How to Cleanse Your Palate for Coffee Tasting
Coffee has intricate, complex flavors, so maintaining proper palate-cleansing protocol is crucial for a successful tasting. Let’s dive into how to cleanse your palate for coffee tasting. The best thing to cleanse the pallet is the best thing for cleansing the body, both inside and out – Water. Seltzer, carbonated or sparkling water will further help break down the residual oils left in the mouth from the coffee tasting.
As refreshing as iced water is to drink, taking big gulps of cold water is not recommended. The cold shock can cause muscle cramps and tightens the lining of the intestines. This inhibits nutritional absorption.
Coldwater has a similar effect on the mouth, tightening the skin of the tongue. This tightening reduces the effective surface area of the taste buds. It has a negative impact on your ability to taste. Lemon hinted water would have a similar effect. It is best to serve your palate-cleansing water without garnish at room temperature.
Tips on How to Cleanse Your Palate for Coffee Tasting
Firstly forget everything you think you know about coffee. Those who know everything don’t learn anything.
Before arriving at the coffee tasting venue, remember you are on a mission, and you need equipment. Bring a pen and pad with you to take notes, or you can take notes on your phone. A flavor wheel or chart is a useful tool to help you pin down the individual subtleties that are identified by your tongue.
Eat something light beforehand, but stay away from strong flavors like garlic and raw onion. Fragments of peppercorns or chili seeds can get stuck in your teeth and will completely ruin the experience. While it might be nice to stop for lunch on the way to a tasting, depending on the time, it’s best to wait until afterward to eat a full meal.
Drinking lots of coffee on an empty stomach can lead to digestive discomfort. You are there to taste the coffee, not drink it – don’t feel any obligation to finish every cup. Bananas are great to settle empty stomachs and are often made available at the intermission of a cupping.
Wait at least 30 minutes after a light meal, or an hour for something more substantial, between eating and tasting. It is important to allow your food to settle. Gas can spoil the flavor of a coffee bean, just as easily as it can disrupt an expert’s description of it!
Smokers should abstain from lighting up for at least 15 minutes. Ideally, 30 – 45 minutes, or as much as your addiction allows, before attending a tasting event. Whatever you do, don’t have a quick smoke in the parking lot before you go in.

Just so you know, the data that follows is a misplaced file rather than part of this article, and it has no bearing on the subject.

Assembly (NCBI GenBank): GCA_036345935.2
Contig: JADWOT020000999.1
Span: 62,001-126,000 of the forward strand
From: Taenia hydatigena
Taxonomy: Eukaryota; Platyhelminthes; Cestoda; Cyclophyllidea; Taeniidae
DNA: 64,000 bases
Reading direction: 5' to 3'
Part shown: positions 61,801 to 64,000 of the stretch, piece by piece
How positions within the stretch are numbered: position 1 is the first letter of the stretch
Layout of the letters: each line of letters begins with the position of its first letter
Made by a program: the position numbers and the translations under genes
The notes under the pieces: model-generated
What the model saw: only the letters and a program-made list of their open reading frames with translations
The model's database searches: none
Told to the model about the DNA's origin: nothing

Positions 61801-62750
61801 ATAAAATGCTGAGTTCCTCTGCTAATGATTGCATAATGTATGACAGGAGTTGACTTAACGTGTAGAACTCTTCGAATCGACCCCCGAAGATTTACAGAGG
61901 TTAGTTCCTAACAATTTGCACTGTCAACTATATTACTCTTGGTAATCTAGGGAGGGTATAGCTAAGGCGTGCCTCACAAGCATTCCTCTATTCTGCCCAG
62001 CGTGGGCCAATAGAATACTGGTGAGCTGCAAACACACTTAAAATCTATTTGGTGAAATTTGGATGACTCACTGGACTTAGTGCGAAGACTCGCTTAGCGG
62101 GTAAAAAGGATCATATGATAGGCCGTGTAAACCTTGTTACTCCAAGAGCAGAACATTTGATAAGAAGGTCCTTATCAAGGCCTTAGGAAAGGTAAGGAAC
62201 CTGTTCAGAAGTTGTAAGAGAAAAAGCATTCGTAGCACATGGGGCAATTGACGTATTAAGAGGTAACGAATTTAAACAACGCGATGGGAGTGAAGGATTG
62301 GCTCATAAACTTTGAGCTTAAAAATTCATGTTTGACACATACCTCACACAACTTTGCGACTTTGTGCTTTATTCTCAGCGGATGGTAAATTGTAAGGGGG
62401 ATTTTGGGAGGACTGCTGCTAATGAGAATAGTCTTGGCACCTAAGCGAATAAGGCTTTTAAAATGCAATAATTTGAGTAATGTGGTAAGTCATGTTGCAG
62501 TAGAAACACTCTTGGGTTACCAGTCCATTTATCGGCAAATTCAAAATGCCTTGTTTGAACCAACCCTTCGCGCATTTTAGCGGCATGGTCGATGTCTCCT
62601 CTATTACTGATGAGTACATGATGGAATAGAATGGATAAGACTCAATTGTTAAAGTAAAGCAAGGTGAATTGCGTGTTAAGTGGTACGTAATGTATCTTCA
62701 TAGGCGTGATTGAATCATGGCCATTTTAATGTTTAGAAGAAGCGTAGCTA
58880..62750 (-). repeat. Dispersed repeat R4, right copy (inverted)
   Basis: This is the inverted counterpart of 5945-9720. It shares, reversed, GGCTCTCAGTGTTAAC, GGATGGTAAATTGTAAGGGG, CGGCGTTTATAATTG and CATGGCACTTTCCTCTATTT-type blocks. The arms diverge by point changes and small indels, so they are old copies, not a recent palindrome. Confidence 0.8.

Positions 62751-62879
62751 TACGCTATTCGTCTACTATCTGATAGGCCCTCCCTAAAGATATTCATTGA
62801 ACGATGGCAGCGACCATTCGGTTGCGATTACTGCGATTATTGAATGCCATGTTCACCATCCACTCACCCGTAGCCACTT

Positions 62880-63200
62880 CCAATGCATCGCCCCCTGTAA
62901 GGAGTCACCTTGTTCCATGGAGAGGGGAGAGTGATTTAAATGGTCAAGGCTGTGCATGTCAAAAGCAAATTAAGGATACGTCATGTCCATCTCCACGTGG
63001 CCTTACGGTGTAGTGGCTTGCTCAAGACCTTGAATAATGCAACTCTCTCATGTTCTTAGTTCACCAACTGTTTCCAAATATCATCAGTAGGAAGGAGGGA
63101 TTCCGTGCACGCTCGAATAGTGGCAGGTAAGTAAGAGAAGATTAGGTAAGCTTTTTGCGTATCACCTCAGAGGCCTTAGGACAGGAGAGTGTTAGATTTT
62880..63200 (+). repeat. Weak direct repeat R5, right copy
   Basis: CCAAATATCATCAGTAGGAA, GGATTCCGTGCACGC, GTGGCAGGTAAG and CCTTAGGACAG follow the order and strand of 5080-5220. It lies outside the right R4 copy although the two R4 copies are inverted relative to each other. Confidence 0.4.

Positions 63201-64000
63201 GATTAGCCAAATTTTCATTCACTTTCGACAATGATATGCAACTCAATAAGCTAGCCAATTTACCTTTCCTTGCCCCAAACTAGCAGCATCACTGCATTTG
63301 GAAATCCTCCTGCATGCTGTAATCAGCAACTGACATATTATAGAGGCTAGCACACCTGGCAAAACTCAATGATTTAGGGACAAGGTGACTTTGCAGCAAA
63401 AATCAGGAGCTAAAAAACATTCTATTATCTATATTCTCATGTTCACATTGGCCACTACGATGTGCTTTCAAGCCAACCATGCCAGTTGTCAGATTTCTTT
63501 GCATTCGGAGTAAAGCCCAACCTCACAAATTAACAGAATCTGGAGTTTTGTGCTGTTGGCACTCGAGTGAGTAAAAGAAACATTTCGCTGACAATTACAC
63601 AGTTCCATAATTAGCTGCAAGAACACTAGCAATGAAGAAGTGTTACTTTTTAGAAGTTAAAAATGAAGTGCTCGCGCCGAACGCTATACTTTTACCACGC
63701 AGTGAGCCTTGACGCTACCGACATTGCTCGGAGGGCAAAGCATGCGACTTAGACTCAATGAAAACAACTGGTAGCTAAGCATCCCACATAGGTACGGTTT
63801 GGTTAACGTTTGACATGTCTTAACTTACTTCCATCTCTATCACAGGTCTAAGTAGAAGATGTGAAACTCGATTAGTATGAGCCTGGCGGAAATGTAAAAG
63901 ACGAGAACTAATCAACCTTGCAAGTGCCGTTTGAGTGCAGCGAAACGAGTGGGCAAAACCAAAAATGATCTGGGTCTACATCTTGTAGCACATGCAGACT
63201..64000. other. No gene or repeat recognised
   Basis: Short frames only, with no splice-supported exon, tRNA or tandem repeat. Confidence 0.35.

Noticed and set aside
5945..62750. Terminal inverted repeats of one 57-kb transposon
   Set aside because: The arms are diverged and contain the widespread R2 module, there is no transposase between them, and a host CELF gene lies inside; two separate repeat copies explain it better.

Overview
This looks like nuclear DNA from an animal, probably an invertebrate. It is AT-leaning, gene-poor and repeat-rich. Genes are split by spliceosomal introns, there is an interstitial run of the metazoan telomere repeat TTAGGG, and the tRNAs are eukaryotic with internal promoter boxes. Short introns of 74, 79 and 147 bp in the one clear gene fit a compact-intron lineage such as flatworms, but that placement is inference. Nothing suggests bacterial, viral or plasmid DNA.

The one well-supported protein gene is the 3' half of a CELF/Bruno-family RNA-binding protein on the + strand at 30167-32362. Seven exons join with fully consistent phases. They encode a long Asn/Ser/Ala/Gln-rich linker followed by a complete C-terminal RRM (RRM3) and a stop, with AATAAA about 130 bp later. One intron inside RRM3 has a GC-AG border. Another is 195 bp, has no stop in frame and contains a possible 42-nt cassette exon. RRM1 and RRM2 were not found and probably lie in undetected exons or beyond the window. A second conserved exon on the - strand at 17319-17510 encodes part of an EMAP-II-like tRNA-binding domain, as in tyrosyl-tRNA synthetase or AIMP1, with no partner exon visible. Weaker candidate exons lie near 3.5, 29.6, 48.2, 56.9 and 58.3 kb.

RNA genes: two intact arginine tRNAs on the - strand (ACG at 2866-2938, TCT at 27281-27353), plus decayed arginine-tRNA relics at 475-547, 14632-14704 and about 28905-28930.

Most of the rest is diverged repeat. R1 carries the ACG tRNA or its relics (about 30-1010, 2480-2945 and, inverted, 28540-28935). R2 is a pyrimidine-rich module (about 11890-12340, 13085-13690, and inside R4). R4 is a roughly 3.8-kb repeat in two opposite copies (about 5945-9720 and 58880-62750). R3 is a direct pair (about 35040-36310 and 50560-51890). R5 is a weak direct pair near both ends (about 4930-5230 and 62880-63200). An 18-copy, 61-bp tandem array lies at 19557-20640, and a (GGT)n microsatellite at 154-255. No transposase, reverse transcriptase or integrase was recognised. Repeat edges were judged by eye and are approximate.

The strong flavor of tobacco smoke has a great impact on your ability to detect the more subtle taste of the beans as well as the smokey aromas from different roasting techniques. Consider those around you too. If you have just come from smoking a cigarette, the smell will also impact others’ tasting ability who have come to enjoy the event.
Recent research has shown that your nose is actually far more reliable than was previously suspected. Leslie Vosshall, an olfaction specialist at Rockefeller University, has conducted studies that suggest humans are capable of differentiating over 1 trillion different smells.
How to Taste your Coffee like a Pro
Remember we are tasting coffee, pure and unadulterated – leave cream and sugar outside. If you have the guts to ask for a decaf, salted caramel, mint chocolate, rice milk frappuccino with a sprinkle of cinnamon… expect to be frowned upon.
First, give the brew a quick stir to release the aroma, then lean over your cup and inhale deeply through your nose. Do this in 2 or 3 stages and take a half-second between each sniff to figure which direction the flavor is taking you.
The olfactory sense is the one most closely linked to memory. If the smell sparks a feeling of nostalgia, take a moment to explore the memory and honor your emotional reaction.
Have another deep inhale of the aromas to get you back on track for analysis and make a quick note. If necessary, include a personal note of any specific emotions or memories.
Coffee can be surprising. The aromas can lead you to believe that you will taste one thing, and then what you get is something else altogether. These contrasts between flavor and aroma can be quite fun in a guessing game.
Next, take a small quick sip, allow the initial flavor to penetrate the lingering aroma, and quickly swallow. Take a second to analyze the flavor on the tongue before exhaling to unlock the aftertaste.
Take Notes of the Flavor
Make a note of acidity, weight, flavor, and the intensity of the roast.